Tag Archives: prediction

Prediction to Evolution

15 Mar
Darwin's finches or Galapagos finches. Darwin,...

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In one of my earlier blogs, i had mentioned about folly of predictions. After some careful thought, combining my interests in natural processes and business, this idea popped up.

If the cost of failure for any decision is low or none, should we predict or evolve?

perhaps the question is not worded right so here is an example which might drive the point home. The case i take is that of an Book publisher.

Publisher are skeptical by nature of the business, so they read through the manuscript of the authors before they decide if they will spend considerable resources to print, bind and distribute the books and deliver the text to the reader and still make a profit. they have their heuristics to decide, but this is the old way of doing business, read 2 years ago. The cost of failure in this model is high, a failure to predict failure will red line the final figures.

Enter the eBook publisher, they have a different business model, they enable the author to do most of the work for a fee and they take a cut of the total revenues, its an over simplification but the core of the business is more or less correct.  Their model uses modern technology to deliver the same text to the reader at fraction of the cost of the model earlier. Here the cost of failure is less, people will either buy or not buy, not buying your eBook is not going to adversely affect your bottom line badly, since much resources are not sunk in that activity.

So, if the cost of failure is close to zero, should the eBook publisher publish all and any manuscript that comes along its way, do its thing and put it on eBook shelves and see what happens. By doing this they will be the trend setters, some will click and become best seller, many will languish in the middle, and some will be just sinkers. Just as natural selection chose the best in a given condition, here market selection will decide what will be bought and what not, and just as evolution creates several ecosystems, you will also enjoy several reader ecosystems. So here there is no need of prediction, you evolve, or rather your evolution is the market itself. Perhaps alternate source of income like intelligence on readers. Perhaps long tail markets will come in play here.

There is no way one can predict the market to any degree of accuracy, instead of predicting  what it will do next, you are at every step when the market changes. Most forms prediction using big data revolves around serendipity, the case of Target knowing if a daughter was pregnant or not, i dont think they went around asking that question, but some one noticed it. This is a perpetual problem with big data mining, you don’t know the question, there are answers and mountains of it.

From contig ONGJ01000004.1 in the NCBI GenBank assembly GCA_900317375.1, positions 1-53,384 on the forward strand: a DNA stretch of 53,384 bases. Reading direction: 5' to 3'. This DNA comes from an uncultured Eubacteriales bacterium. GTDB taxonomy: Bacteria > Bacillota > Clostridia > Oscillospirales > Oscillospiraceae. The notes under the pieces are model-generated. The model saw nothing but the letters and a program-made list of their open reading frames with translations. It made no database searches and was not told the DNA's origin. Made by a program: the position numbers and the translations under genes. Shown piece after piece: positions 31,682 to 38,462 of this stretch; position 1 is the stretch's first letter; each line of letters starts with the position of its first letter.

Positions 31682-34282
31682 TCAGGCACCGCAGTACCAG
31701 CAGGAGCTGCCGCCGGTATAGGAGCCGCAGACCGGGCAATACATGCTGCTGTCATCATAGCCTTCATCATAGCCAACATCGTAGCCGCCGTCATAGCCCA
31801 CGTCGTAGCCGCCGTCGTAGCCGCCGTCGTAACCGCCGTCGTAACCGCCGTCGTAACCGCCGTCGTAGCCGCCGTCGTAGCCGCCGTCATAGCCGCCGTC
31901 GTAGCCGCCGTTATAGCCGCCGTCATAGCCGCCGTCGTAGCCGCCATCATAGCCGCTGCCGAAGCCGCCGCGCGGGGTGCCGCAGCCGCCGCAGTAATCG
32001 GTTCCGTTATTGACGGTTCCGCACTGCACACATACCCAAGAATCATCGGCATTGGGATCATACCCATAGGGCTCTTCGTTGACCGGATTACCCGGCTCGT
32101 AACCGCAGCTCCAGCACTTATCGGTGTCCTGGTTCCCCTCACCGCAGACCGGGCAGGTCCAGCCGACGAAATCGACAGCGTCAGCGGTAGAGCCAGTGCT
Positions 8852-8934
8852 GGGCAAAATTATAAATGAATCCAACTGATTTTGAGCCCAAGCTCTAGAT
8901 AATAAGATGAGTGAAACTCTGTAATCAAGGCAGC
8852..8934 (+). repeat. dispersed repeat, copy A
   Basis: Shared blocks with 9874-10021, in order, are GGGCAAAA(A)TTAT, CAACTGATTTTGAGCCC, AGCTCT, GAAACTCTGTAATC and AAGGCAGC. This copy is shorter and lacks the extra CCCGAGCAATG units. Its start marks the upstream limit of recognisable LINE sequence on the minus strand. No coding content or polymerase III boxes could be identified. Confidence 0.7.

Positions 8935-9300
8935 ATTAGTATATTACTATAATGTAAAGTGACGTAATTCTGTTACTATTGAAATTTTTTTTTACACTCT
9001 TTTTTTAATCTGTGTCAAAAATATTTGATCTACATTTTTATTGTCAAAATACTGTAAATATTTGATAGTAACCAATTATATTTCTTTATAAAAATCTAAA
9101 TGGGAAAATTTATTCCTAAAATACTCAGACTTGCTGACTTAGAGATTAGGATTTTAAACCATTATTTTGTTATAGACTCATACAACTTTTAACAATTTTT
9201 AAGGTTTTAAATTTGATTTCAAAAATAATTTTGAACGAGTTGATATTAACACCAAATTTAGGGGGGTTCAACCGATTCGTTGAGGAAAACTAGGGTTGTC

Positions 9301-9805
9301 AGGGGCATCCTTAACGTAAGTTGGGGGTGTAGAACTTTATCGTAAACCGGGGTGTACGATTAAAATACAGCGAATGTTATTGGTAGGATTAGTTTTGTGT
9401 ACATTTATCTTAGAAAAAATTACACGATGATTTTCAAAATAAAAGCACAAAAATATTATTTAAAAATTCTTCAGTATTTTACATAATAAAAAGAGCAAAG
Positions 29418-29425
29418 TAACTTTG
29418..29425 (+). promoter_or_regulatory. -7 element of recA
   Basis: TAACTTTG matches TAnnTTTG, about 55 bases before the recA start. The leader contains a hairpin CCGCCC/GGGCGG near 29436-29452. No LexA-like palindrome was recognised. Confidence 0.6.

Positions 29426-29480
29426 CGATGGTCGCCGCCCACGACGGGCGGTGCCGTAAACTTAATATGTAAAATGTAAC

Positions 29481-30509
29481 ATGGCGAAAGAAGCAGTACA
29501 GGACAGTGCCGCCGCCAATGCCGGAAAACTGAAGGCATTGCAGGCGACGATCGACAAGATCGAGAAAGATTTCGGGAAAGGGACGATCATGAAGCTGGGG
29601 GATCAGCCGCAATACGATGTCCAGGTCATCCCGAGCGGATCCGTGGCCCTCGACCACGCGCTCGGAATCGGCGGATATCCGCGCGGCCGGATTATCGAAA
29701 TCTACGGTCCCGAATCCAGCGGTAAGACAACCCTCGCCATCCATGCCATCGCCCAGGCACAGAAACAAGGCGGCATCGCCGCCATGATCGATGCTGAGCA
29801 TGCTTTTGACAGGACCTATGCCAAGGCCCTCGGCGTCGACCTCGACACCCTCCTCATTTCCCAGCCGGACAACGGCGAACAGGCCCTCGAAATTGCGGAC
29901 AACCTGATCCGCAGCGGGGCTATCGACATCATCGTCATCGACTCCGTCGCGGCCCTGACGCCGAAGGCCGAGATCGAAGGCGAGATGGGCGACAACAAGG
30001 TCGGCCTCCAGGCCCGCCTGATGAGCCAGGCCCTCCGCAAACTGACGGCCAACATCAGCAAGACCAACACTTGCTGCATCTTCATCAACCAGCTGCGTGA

Well, i havent run the numbers to see if this will work out, i am going to do that shortly(perhaps run a simulation) and report back in another blog. But the idea is compelling.

Notes on Forecasting

4 Mar

Yesterday’s class on prediction was very interesting. I agree some form of prediction is inevitable and necessary after all, one of the expectation from any kind of an expert is some form of prediction. But the prediction game is played by mostly those who are least quipped or trained on it, most of those prediction are just few points ahead of chance (50%) and in most conditions that would just be fine, when the outcomes are binary in nature like games, but recently that was also proven wrong by black swan events like Jeremy Lin and the NY Nicks :). But in the business parlance such binary situations will be rarely found.

To give some real world examples, I came across this Freakonomics episode that Dr. Steven Levitt of ChicagoU and Robert Dubner of NPR put together http://www.freakonomics.com/2011/06/30/freakonomics-radio-hour-long-episode-4-%E2%80%9Cthe-folly-of-prediction%E2%80%9D-2/ (skip to section on USDA‘s crop prediction markets, Time Westergren’s Pandora online radio, and Robin Hanson of GeorgeMasonU and business of prediction markets)

I am in no way supporting not predicting the future, but predicting the right kind of future, that is why i made the comment on the insurance sector which spends a lot of time and energy figuring and factoring in possible events to make precise prediction of a group of things rather than any particular event. This concept is very beautifully described by Dr. Niall Fergusson of HarvardU in his book/video named ‘Ascent of Money‘, http://video.pbs.org/video/1173188365/ (skip to 12min for the topic under discussion, other chapters are equally interesting)

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